Colorado football coaches expect to trim their quarterback competition from three men to two some time in the next week, but they might not name a starter until after the first or second week of the season.
Someone has to start the season opener Sept. 1 against Colorado State and the following week at home against Sacramento State, but that person might not be officially recognized as having won the job.
Assistant head coach and quarterbacks coach Rip Scherer said it's not ideal, but he wouldn't be averse to playing two quarterbacks in the first two games if it's necessary to decide who the starter should be for the rest of the year. He would prefer one of the three players competing for the position steps up and claims the job in practices this month, but decades of experience in the game has taught him it doesn't always work out that way.
"We don't treat it like preseason, but to let it play itself out a week or so into the season, we may have to do that," Scherer said. "The one thing I think we don't want to do is say, 'We're going to have a starter by this date.' Because you may not make the right decision or the best decision."
Third-year sophomores Nick Hirschman and Connor Wood along with junior Jordan Webb are all taking equal reps with the first team during the first week of practice. All three have things working in their favor and working against them.
Hirschman knows the offense best having been in the program the longest, but he's coming off three foot surgeries in the past year and missed spring ball. Wood entered camp ahead of the other two because he had all the spring reps to himself with Hirschman injured and Webb not on the roster at that time. Webb, who transferred from Kansas this summer after earning his degree there, has 19 games of experience on his résumé. The other two have played sparingly or not at all.
However, Webb's experience has made a big impression on coaches early in camp.
"It's easier to make up 15 days of spring practice than it is 19 starts," Scherer said. "That's the conversation he and I had when we first started talking to him. So he brings a kind of experience, you can see it here on the practice field with the way he handles himself. When all hell breaks loose, he kind of steps up, adjusts in the pocket, stays real calm. Everything is going crazy around him and he's been there, done that."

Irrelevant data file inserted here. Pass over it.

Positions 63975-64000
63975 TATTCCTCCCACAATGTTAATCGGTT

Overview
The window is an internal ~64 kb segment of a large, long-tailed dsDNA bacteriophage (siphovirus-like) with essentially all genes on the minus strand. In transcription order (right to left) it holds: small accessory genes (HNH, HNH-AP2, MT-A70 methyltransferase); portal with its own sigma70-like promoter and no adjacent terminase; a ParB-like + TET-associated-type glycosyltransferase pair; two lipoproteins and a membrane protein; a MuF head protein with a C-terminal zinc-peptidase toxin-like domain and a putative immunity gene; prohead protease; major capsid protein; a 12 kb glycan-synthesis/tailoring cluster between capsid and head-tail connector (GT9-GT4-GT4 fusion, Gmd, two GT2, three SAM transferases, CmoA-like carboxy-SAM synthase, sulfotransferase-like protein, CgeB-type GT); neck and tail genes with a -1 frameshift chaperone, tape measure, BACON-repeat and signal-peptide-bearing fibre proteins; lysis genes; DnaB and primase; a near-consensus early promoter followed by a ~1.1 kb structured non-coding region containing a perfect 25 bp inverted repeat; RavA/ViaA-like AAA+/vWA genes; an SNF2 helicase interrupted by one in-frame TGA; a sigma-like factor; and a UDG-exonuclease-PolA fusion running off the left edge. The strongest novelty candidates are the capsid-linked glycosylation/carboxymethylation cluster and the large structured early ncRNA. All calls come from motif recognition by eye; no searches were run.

Scherer said adding Webb and his experience has made it a little easier to sleep at night versus going into the season with virtually no game experience at the quarterback position. That doesn't mean Webb is the favorite to win the job. He has to earn it. Scherer noted that regardless of who the starter is, the man will have little to no experience in the CU offense in a game.
Hirschman is the only other quarterback on the roster who has played in a college game. He saw limited playing time last season as a backup, but that playing time told him how important experience is.
"I played a decent amount of snaps for being a backup, which was so beneficial for me," Hirschman said. "When you're out here at practice, things move a lot slower and you're able to find people a lot easier. You get out there against an Oregon or an Arizona State, the game moves a lot quicker and it's not as easy to see things. You've got to catch up."
So how will coaches ultimately choose a starter? Scherer said it's no different this year than it was a year ago when Tyler Hansen beat out Hirschman. Hansen moved the team more consistently, made solid decisions with the football and showed leadership on and off the field.
"No. 1, it's productivity," Scherer said. "Sometimes the ugliest guy can take the team down the field consistently and cross the end zone. As I tell them in evaluation, I have a list of things that I evaluate them on and the bottom line is, who takes the offense and scores points? That's the bottom line. Now, who is the best decision-maker and once we get it down to a couple, who emerges as a leader? Who has that leadership component?"